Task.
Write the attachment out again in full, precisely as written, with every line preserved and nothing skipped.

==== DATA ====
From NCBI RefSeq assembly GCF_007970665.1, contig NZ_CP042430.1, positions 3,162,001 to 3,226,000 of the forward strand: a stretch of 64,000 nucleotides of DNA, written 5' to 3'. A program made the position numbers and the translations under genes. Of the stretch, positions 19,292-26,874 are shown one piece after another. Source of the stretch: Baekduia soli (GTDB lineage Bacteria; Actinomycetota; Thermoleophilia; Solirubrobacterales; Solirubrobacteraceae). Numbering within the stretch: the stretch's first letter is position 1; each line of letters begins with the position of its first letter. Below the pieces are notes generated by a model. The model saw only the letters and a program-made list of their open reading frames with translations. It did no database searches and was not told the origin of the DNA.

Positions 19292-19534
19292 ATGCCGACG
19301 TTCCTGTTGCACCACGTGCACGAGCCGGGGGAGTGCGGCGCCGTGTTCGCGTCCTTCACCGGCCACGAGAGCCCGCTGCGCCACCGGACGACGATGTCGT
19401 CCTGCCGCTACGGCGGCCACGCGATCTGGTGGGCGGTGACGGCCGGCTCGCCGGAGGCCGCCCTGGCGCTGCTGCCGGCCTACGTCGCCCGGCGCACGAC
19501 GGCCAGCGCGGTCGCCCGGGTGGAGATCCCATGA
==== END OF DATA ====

From NCBI RefSeq assembly GCF_007970665.1, contig NZ_CP042430.1, positions 3,162,001 to 3,226,000 of the forward strand: a stretch of 64,000 nucleotides of DNA, written 5' to 3'. A program made the position numbers and the translations under genes. Of the stretch, positions 19,292-26,874 are shown one piece after another. Source of the stretch: Baekduia soli (GTDB lineage Bacteria; Actinomycetota; Thermoleophilia; Solirubrobacterales; Solirubrobacteraceae). Numbering within the stretch: the stretch's first letter is position 1; each line of letters begins with the position of its first letter. Below the pieces are notes generated by a model. The model saw only the letters and a program-made list of their open reading frames with translations. It did no database searches and was not told the origin of the DNA.

Positions 19292-19534
19292 ATGCCGACG
19301 TTCCTGTTGCACCACGTGCACGAGCCGGGGGAGTGCGGCGCCGTGTTCGCGTCCTTCACCGGCCACGAGAGCCCGCTGCGCCACCGGACGACGATGTCGT
19401 CCTGCCGCTACGGCGGCCACGCGATCTGGTGGGCGGTGACGGCCGGCTCGCCGGAGGCCGCCCTGGCGCTGCTGCCGGCCTACGTCGCCCGGCGCACGAC
19501 GGCCAGCGCGGTCGCCCGGGTGGAGATCCCATGA